Joaquin Castro, the Democratic congressman from San Antonio, is “all but certain” to enter next year’s race for U.S. Senate and take on incumbent Republican John Cornyn, a source familiar with Castro’s thinking said Thursday.

The move would profoundly change the dynamics of the 2020 campaign and put Texas squarely on center stage, with two Texans already in the Democratic primary race for president and Joaquin taking on a longtime Republican senator whom many see as vulnerable, especially during a presidential election year.

“We’ll be making an announcement in the very near future,” said Matthew Jones, Castro’s campaign adviser.

“This instantly makes the race very competitive,” said Bill Miller, an Austin lobbyist and longtime political observer, of Joaquin’s potential entry into the race. Running in tandem with his brother, Julián, who announced his candidacy for president on January 12 in San Antonio, would only benefit both candidates, Miller said, and “doubles up on all the positives.” When asked if Cornyn was vulnerable, Miller said, “Every Republican senator up for election next year is vulnerable.”

“This is quite an important development,” said Larry Sabato, a political scientist at the University of Virginia. “Beto proved Texas can be competitive, and this means that Cornyn is really going to have to work hard to raise money and work hard to earn votes—and Republicans in Texas are not used to doing that.”

Since most of his tenure in the U.S. House of Representatives, Castro has been in the minority party and has not compiled much of a legislative record. But his focus, as Democrats took control of the House this year, has been on foreign policy issues, and he has taken an aggressive stance on President Trump’s immigration policies. That allows him to contrast himself with Cornyn, who has defended Trump and his border wall, although Cornyn himself has espoused a much more moderate position on a wall, often suggesting the use of either technology or a physical wall, depending on where each is more effective.

“Whether it’s Hurricane Harvey relief or the Green New Deal, time and again Congressman Castro has stood with Nancy Pelosi at the expense of Texans,” Cornyn’s campaign manager, John Jackson, said in response to a request for comment. “John Cornyn looks forward to contrasting the Democrat-Socialist agenda with the policies that have made Texas the best state to live, work, and raise a family.”

Joaquin Castro’s candidacy also raises the prospect of more money flowing into Texas, Sabato said. “Even if a Texan isn’t on the national ticket, Democrats at the presidential level have every incentive to put money into Texas, even if it’s to give Trump a scare.” He also believes that the Democratic Senatorial Campaign Committee, which helps fund races in states where Democrats have a chance of winning, will also begin investing in Texas for the first time in more than two decades.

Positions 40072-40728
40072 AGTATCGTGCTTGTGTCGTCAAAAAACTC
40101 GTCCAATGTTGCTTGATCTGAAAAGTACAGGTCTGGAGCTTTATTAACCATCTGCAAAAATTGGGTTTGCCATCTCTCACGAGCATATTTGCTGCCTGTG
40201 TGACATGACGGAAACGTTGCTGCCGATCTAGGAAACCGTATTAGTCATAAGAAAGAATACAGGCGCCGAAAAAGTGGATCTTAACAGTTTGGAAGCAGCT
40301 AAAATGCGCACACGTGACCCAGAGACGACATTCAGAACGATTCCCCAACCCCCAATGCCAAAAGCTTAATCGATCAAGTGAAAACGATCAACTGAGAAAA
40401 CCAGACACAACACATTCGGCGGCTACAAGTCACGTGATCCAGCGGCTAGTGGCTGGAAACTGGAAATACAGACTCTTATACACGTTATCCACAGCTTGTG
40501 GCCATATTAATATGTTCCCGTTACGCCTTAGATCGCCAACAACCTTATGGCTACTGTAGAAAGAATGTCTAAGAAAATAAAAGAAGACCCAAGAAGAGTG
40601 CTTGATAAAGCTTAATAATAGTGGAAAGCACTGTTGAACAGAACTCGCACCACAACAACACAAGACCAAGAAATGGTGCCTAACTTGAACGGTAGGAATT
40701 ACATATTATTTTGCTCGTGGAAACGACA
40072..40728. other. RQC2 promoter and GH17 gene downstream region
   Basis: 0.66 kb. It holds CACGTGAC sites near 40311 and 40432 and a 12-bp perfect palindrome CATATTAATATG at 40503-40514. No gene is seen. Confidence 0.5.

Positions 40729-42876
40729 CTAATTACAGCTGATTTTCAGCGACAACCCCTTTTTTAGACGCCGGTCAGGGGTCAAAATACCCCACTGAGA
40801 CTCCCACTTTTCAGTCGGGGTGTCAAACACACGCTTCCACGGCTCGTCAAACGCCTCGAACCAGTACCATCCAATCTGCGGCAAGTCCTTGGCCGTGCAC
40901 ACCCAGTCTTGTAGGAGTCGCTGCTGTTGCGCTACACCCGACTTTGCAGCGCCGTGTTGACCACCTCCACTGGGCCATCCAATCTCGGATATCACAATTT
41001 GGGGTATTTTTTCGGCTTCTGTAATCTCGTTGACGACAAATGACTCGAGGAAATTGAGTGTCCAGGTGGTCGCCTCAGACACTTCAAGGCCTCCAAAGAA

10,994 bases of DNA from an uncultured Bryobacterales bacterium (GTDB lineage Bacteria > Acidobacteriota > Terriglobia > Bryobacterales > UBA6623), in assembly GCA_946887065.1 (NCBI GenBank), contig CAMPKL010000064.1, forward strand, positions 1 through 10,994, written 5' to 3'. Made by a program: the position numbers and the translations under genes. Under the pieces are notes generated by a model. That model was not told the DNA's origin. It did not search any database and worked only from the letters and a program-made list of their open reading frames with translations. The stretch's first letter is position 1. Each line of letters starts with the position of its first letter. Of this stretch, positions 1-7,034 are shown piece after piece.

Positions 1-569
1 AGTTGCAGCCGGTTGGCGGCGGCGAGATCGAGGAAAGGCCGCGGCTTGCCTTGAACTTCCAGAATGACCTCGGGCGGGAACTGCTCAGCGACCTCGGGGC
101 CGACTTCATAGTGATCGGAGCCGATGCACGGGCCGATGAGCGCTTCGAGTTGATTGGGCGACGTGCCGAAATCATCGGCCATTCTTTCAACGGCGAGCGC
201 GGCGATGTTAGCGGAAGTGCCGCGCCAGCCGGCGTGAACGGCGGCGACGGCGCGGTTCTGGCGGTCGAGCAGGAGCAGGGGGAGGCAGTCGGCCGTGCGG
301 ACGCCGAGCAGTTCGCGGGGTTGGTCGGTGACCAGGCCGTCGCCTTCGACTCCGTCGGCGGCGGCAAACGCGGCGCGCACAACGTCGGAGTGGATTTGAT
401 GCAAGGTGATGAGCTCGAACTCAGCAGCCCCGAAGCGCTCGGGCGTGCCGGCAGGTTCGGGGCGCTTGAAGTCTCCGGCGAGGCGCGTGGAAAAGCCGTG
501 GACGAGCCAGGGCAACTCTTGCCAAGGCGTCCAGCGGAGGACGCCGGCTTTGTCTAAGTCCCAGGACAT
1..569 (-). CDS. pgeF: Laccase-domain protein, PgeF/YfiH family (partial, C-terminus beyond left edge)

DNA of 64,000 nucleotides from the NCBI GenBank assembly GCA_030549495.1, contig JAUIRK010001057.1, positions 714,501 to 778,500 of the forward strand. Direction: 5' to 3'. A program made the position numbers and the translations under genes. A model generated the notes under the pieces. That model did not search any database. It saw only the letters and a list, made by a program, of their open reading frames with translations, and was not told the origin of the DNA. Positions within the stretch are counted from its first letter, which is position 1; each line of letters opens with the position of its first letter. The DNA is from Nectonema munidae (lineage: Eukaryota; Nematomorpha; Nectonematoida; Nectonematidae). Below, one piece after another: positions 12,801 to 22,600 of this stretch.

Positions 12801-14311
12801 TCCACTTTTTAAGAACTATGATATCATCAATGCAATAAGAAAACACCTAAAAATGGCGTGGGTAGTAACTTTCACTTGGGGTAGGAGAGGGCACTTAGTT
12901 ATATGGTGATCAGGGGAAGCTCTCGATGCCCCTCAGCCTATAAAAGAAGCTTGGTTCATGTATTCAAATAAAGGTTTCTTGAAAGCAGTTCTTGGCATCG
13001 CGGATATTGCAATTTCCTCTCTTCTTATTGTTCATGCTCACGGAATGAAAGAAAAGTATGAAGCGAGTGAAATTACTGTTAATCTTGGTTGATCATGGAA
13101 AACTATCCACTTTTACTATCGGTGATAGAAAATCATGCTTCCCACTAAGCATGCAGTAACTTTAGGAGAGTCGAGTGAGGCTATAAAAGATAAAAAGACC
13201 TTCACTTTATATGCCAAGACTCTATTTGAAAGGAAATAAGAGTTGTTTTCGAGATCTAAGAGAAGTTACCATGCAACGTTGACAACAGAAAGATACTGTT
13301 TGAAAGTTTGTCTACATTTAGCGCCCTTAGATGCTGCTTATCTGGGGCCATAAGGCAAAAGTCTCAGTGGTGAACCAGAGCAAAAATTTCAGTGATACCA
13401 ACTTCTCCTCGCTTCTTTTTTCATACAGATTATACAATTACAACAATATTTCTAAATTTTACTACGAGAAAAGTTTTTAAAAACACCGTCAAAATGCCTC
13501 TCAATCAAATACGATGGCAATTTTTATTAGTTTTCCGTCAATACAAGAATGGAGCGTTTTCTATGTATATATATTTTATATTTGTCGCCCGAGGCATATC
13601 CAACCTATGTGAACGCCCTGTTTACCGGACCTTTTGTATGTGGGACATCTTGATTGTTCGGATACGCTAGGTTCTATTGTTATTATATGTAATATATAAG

The source said a timeline has not been established for Joaquin to formalize any announcement, but one Democrat who did not want to be identified because he was not authorized to speak on behalf of the congressman said that Joaquin has been reaching out and telling several key Democratic leaders in Texas that he has been leaning toward running. Castro’s decision may have become further solidified on Thursday after O’Rourke announced he was running for president. There had been speculation that O’Rourke may have taken on Cornyn following his 2.5 percentage point defeat to Republican Ted Cruz last year.

Mark McKinnon, a former adviser to President George W. Bush and currently a producer and writer for Showtime’s The Circus: Inside the Greatest Political Show on Earth, said shifting demographics will play a major role in next year’s election. “With demographic trends shifting toward Democrats in Texas, there’s only two ways for Republicans to run statewide anymore: unopposed or scared,” McKinnon said. “If Joaquin Castro gets into Cornyn’s rearview mirror, the senior senator better step on the gas.”

Castro enjoyed a significant and historic political victory on Thursday. The Senate voted 59–41 on a resolution that Castro initiated and got passed in the House to overturn Trump’s emergency declaration, which would allow the president to circumvent Congress and get additional funding for his border wall. The bipartisan rebuke heightened a standoff between the executive and legislative branches of government and drew Trump’s first presidential veto on Friday, which Congress is not expected to override. The judiciary will then likely enter the fray and decide if Trump’s declaration is executive overreach. Both Texas senators, including Cornyn, voted against the legislative measure—a vote noted by Castro. When asked about the Cornyn campaign calling out Castro’s “Democrat-Socialist agenda,” Castro’s political adviser, Jones, responded, “Joaquin was not the one who just voted to allow the federal government to take hundreds of miles of land from Texans.”